I always look forward to summer and the extravagant flowering of this band of orchids at a time when other flowers are scarce. This dynamic quartet comprises Lycaste aromatica, L. cochleata, L. deppei and L. cruenta.

Lycaste aromatica and L. deppei are found in the more mountainous areas of Mexico, Guatemala and Nicaragua, while L. cochleata and L. cruenta tend to be confined to Mexico and Guatemala, extending to El Salvador in the case of L. cruenta. As each species is subject at times to quite low temperatures, they are able to cope with the vagaries of Melbourne’s weather. In this regard, although their individual habitats may differ, they can be grown together in shadehouse culture.

New growth for these species commences in mid to late spring and bulbs are matured by late autumn. Watering and feeding should follow this pattern and during their dormant period (winter) plants should receive little if any water. Because their large, soft leaves are subject to sunburn, lycaste plants should be grown in a cool, shady position over summer with plenty of air movement. During winter these plants are best protected from the elements by a hard cover.

Lycaste deppei is a personal favourite. In my conditions it flowers on the new growths in mid-January, producing from each new growth two or three large (80 -100 mm) olive-green flowers overlaid with tiny brown spots. The small white petals provide a striking contrast with the lightly spotted yellow labellum. The flowers of L. deppei are upright, perky, long lasting and have a faint but sweet perfume. Although not deciduous, the plants should be given a rest over winter.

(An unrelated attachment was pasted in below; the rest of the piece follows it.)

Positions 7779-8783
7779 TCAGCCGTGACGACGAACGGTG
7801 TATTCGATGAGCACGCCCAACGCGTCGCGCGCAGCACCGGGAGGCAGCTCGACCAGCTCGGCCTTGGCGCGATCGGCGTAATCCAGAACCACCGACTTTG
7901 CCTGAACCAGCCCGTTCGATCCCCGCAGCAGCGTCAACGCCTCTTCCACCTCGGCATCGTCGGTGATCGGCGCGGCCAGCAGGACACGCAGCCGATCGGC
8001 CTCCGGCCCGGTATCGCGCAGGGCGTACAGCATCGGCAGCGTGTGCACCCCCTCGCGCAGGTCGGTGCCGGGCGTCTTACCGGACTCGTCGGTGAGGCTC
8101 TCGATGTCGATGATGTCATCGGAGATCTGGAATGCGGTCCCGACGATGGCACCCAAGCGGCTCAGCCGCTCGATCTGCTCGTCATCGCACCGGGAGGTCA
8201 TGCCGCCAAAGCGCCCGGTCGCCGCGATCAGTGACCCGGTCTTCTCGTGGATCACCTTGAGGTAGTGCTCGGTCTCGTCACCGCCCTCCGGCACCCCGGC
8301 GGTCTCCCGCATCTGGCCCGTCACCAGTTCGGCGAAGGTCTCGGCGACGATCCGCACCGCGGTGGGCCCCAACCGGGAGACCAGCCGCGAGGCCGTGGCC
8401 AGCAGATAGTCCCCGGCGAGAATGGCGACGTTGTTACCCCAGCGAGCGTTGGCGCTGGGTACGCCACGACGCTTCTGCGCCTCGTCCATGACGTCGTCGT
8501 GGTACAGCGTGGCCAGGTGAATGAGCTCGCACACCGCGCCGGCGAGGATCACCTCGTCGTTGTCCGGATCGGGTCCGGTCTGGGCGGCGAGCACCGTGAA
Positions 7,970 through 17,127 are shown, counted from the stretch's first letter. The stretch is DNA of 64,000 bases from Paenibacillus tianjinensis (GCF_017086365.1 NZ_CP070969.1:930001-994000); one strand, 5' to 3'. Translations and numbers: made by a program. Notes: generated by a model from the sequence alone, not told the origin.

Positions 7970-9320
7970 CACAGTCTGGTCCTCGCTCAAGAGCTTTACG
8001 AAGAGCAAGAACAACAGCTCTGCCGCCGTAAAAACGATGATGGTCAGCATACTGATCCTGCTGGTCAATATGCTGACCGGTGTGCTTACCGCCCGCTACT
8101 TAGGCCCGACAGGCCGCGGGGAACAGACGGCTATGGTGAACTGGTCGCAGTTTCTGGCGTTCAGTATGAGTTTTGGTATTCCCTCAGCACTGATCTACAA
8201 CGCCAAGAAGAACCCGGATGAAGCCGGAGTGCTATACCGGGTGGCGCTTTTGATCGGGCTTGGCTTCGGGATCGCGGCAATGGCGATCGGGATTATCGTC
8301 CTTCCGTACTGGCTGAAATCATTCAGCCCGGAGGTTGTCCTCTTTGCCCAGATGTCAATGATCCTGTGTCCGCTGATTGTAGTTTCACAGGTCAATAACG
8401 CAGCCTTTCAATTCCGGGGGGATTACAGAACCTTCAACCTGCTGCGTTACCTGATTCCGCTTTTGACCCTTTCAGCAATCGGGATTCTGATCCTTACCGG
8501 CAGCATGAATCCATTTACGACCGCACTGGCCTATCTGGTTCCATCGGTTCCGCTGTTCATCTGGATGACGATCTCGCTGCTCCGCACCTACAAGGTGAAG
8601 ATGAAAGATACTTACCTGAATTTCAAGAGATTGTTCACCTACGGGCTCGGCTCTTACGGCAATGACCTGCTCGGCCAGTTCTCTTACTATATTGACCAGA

Lycaste aromatica produces an abundance of small yellow flowers, also in January. Each emerging new growth has four or more flowers and a large plant can carry a mass of flowers that provide a lemon perfume on hot days. L. aromatica tends to be deciduous and plants may lose all or some of their leaves over winter. It is best to winter the plant in a protected spot and to recommence watering in spring only when the new growths are obvious. Provide a cool, shady spot over summer and plenty of air movement for best results.

Lycaste cochleata produces small flowers in late January, which at around 50 mm across are slightly larger than are those of L. aromatica. The flowers have yellow-green sepals and yellow-orange petals and labellum, are long lasting and most attractive. The labellum is a feature, being quite broad in comparison with that of L. aromatica. Otherwise the two species are similar in growth habit and cultural requirements, and grow and flower well in Melbourne.

Lycaste cruenta produces yellow-orange flowers that are remarkably similar in overall colour to L. cochleata, but at around 80 mm across are significantly larger. A distinguishing feature is a small reddish-brown blotch at the base of the labellum. The lightly scented flowers are produced in early summer almost at the same time as the new growths commence. At this time it is common to lose buds or for the buds to not open fully, if at all. In other years the growth may be excellent yet the flowering non-existent. This suggests that successful flowering may be sensitive to local climatic conditions. The deciduous growth habit of L. cruenta is similar to both L. aromatica and L. cochleata, and the same general culture can be followed.

Be careful when handling L. aromatica, L. cochleata and L. cruenta. While the green bulbs are quite attractive and rather innocent looking, they carry two sharp spines at the extremities where the old leaves have separated. Some growers clip these spines to avoid personal injury.